[EDITORIAL NOTE: While I am away, several excellent elderbloggers agreed to fill in for me as guest bloggers.
Claudia Snowden, who blogs at Fried Okra Productions, is here today with a story titled Kokopelliwoman's Paradigm. Please make her welcome with lots of comments and visit her blog too.]
Working for a university these days is like taking one step forward and two steps back. We received a letter from the Prez saying that the Texas State legislature budgeted precious few monies for the next biennium. Then I had to "choose" our single remaining insurance plan. Next week staff dial-up internet goes away.
None of this is inherently negative or bad. It is rather disconcerting, however, to realize that my Golden Years may be more modestly funded than I had planned, prompting a reality check that paradigm shifts come in all shapes, sizes, and colors. Some appear in a blinding flash; others span decades.
There's a growing flood of elders who cannot afford to retire, regardless of whether or not we enjoy our work. This is not a matter of stopping all meaningful work to embark on some completely separate, magical journey - ceasing work that you truly love, that helps you remain productive. For me, this means remaining at my current job as long as possible, and supplementing with a side gig.
I tried that for close to a year. Selling and relentlessly/endlessly folding infant and toddler clothing in a high-end retail store for 20-40 hours a week on top of my day gig. Brutal. I fell asleep every time I sat down. Paradigm as rug yanked from under you. I did get an interesting scar.
That was several shifts ago. Lately, the frequency seems to be increasing. I'm beginning to believe that aging is a paradigm shift per se. The adventures never stop. This aging thing takes a lot of ingenuity, especially if you have limited resources. Acting against my instincts tends to attract negative shifts, so I've learned to depend on my intuition. The trick is to surf on top of the changes.
When I was six, my parents told us the Easter Bunny was too poor to visit that year. I felt like I'd been kicked in the stomach. In one fell swoop, all my childhood icons crumbled to reveal my folk's solemn faces in the dashboard light of our '52 Chevy. I swallowed the revelation with good grace. A pleasant fantasy, nourishment for a robust imagination. After all, I was growing up, and that was good. I was satisfied with my new perspective.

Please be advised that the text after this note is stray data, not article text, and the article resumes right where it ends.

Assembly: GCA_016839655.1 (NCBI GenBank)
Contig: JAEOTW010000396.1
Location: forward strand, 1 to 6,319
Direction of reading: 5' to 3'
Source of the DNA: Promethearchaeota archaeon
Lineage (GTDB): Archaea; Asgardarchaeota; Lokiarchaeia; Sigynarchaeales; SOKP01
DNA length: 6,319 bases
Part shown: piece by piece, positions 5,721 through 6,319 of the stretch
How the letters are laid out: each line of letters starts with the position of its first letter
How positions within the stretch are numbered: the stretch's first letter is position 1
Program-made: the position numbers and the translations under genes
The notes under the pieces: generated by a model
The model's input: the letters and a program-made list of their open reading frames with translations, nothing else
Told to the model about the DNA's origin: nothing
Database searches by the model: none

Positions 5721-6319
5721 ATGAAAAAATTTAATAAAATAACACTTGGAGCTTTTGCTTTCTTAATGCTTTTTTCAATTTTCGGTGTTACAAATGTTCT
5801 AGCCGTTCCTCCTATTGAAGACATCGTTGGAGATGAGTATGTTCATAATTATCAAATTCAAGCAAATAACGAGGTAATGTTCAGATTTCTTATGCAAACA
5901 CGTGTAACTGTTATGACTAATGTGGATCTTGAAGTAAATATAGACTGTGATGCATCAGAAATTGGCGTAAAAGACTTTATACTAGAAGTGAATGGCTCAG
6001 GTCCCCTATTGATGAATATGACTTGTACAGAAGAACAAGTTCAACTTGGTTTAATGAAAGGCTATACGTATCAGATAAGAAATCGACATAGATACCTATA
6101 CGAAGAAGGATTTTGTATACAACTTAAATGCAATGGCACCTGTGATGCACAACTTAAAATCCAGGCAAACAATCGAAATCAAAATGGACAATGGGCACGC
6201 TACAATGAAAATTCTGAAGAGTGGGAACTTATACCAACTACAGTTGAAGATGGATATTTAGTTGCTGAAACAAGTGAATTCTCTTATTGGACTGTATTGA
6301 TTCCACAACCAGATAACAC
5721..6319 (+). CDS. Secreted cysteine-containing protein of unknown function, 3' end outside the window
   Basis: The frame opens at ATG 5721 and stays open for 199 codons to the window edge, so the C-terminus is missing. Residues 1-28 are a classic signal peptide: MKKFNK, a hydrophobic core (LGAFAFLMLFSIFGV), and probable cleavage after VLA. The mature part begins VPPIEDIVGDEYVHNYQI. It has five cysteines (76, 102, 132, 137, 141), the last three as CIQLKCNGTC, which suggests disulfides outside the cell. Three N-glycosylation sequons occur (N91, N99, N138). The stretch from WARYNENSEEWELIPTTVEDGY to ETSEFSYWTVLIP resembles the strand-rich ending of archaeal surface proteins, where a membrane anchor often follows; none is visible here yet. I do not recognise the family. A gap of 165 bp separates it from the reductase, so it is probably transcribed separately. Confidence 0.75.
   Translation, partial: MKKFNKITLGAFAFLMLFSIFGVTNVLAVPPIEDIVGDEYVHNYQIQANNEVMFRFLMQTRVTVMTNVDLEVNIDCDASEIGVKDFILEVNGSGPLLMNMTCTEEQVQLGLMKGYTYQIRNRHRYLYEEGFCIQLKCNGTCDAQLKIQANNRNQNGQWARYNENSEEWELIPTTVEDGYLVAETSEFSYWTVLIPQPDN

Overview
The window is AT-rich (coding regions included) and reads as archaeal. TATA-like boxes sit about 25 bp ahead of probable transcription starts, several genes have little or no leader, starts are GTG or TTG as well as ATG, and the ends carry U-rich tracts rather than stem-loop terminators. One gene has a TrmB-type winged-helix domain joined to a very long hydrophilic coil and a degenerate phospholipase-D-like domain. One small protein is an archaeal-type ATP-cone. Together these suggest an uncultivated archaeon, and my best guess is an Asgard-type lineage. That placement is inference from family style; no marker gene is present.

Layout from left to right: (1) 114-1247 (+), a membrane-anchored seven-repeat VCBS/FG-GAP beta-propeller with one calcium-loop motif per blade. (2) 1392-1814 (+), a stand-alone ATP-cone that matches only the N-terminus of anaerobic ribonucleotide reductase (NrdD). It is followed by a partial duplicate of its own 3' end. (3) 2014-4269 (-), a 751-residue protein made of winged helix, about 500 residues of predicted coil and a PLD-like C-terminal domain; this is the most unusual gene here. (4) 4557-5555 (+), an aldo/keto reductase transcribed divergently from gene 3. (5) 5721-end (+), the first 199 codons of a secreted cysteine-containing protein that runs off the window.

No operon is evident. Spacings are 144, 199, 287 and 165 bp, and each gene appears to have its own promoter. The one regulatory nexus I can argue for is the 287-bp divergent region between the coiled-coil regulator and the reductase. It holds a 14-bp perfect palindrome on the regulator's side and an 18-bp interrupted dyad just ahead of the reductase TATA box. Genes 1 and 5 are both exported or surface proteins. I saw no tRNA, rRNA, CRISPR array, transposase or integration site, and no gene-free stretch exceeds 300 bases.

Since then, I've racked up a few "aha" moments. For instance, I assumed that everyone lived by the Golden Rule. Wrong. Took years to sink in that the world is not fair, and that it was unrealistic to expect it to be so. About that time, I finally understood that the only person you can change is yourself.
A little later, I lived in Sydney for two years. Australians drive on the left. I actually felt the shift when my brain reversed directions. Driving was easy - when you see oncoming traffic, you'll automatically move to the left. It was much harder to adapt when walking. The childhood habit of looking right-left-right before crossing the street goes deep. Takes longer to make the flip. Oddly, walking didn't shift back when I returned. I continue to move left with oncoming pedestrians.
Recent shifts involve health issues. We've all been there. Some not especially good news that rips through your denial and turns your lifestyle upside down. That cold ball of fear in the pit of your stomach that tells you this paradigm shift means business. You are closer to death than to birth. Death and birth are cyclical, in a benign interpretation of that particular paradigm.
Some shifts sneak up on you. Think back to the early 1970's, and to the groundswell of concern about oil and the environment. We predicted that in thirty years we would be in an oil crisis. I allowed myself to be distracted. I lost that urgent drive to save the planet.
Look what happened. The mess is worse than we predicted. We're hardly batting an eye while the current administration burns the house down with everyone in it. I guess some of us were not so distracted, and got busy manifesting that which we most dreaded.
Here's a happy shift: I don't care if anyone finds me attractive or even likes me. Great for reducing stress and saving money. I don't have to listen to commercials, read advertisements, or be bombarded with exactly why I'm not OK with the rest of the world. Makeup ads don't move me. IMHO, "looking younger" is a fantasy, and a complete waste of money. I'm not saying one shouldn't feel good about ones' self. That's part of being healthy.
Listen up - aging is not a sin or affliction, much in the same way that pregnancy and childbirth is not an illness. It's just life, folks. Growing old is cool, considering the alternative. Replace those worn-out, shallow paradigms with making someone's life a little better, take a trip to Prague, or write poetry.
Good or bad, I'm in for the ride. From daily minutiae to world-shaking events to mind-blowing revelations, I'll take any lesson the universal gear box torques out rather than live with a brittle, closed mind. Shifting can keep you agile and increase your options. Have you had a paradigm shift lately? Let's hear about it.